Biden Cabinet Climate Tracker

To defeat the climate crisis, every agency of the federal government must become a climate agency. Evergreen Action is calling on every Biden cabinet and agency nominee to detail their plans on climate change as part of their confirmation hearings.

We will keep track of each nominee’s commitments as part of our Biden Cabinet Climate Tracker.

During the transition, Evergreen released “Five to Mobilize,” a series of five actions that each agency should take as part of an all-of-government mobilization to defeat climate change.

Upcoming Hearings:

  • Wednesday, February 3 at 10am ET: Miguel Cardona for Sec. of Education
  • Wednesday, February 3 at 2pm ET: Michael Regan for EPA Administrator
  • Thursday, February 4 at 10am ET: Marty Walsh for Sec. of Labor

Completed Hearings (listed chronologically):

The Department of Treasury

Five to Mobilize: Department of Treasury

Nominee: Janet Yellen — confirmed on January 25
Hearing Date: Tuesday, January 19 — complete
Committee: Senate Finance

Top Quote 1: (Timestamp: 0:55; relates to Evergreen’s Five to Mobilize recommendation: “Champion Investments in a Clean Energy Economic Recovery”)

YELLEN: “[Climate change] is one of the most critical issues facing our country and the world, and it poses an existential threat. It will be a focus of President-elect Biden and his entire administration. The infrastructure plan he’ll come forward with will include investing in clean tech, electric vehicles, etc… in the process of addressing this very significant challenge, there’s also the opportunity to create jobs. Treasury will look at how we can direct investment and give private firms the info they need to support sustainable investing.”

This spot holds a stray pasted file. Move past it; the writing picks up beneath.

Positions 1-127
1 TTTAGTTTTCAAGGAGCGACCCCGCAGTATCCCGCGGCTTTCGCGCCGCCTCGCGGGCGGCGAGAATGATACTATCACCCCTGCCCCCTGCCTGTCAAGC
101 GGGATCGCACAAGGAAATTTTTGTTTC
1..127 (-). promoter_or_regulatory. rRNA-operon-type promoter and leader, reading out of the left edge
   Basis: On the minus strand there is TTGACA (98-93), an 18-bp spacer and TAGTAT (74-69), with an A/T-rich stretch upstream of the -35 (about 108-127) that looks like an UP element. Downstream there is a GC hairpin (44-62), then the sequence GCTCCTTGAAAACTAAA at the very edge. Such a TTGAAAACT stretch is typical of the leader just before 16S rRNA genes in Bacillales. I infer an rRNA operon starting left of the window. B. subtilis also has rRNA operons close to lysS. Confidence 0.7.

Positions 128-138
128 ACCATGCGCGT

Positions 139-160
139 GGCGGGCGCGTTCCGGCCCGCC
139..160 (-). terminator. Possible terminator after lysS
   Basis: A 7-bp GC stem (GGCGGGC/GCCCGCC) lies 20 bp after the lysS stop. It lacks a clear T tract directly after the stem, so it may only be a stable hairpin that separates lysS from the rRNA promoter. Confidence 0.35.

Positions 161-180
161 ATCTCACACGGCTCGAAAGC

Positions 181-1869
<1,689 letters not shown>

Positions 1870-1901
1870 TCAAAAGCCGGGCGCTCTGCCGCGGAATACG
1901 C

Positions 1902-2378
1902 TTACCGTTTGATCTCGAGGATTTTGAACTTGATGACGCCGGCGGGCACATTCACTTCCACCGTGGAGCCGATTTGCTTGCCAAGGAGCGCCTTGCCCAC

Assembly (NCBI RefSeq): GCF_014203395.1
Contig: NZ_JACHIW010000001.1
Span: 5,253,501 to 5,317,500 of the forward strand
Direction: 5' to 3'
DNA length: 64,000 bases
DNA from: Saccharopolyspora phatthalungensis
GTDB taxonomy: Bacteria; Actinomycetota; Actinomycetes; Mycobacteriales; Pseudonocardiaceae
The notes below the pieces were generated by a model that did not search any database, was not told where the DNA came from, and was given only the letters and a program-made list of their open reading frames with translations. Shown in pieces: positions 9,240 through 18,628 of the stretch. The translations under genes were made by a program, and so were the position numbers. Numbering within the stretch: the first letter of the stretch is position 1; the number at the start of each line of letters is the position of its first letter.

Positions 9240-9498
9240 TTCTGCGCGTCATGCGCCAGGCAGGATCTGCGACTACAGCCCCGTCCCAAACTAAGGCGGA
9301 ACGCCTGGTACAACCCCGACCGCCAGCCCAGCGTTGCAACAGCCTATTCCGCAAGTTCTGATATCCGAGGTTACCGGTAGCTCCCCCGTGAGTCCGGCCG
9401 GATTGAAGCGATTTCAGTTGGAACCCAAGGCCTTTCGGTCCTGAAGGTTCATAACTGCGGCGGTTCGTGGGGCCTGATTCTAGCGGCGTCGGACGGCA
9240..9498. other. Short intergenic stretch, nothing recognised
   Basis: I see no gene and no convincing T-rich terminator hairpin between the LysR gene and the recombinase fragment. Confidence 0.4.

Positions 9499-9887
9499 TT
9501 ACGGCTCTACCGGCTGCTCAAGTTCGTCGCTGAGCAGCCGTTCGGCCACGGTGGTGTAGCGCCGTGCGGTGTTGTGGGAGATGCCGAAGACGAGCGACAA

Top Quote 2: (Timestamp: 2:13; relates to Evergreen’s Five to Mobilize recommendation: “Build Standing Capacity to Address Systemic Climate Risk”)

SEN. WHITEHOUSE: “Economists have warned of a carbon bubble clobbering the US economy. How will you staff addressing climate at the most senior level?”

YELLEN: “I will create a hub in which we particularly focus on financial system related risks and tax policy toward climate change. We need to seriously look at addressing risks to the financial system from CC. The Fed is joining a network greening the financial system.”

W: “How seriously should we take warnings of systemic risk, coastal property risks, etc?”

Y: “We should take these risks very, very seriously. CC is an existential threat, both its impact and policies to address it could have major changes in terms of stranded assets, credit risks.”

W: “And systemic risk is a very powerful phrase, but it conveys the right message, doesn’t it?”

Y: “Yes, it does.”

The Department of Homeland Security

Nominee: Alejandro Mayorkas
Hearing Date: Tuesday, January 19 — complete
Committee: Senate Homeland Security and Governmental Affairs

The Department of State

Five to Mobilize: The Department of State

Nominee: Antony Blinken — confirmed on January 26
Hearing Date: Tuesday, January 19 — complete
Committee: Senate Foreign Relations

The Department of Defense

Five to Mobilize: Department of Defense

Nominee: Lloyd Austin — confirmed on January 22
Hearing Date: Tuesday, January 19 — complete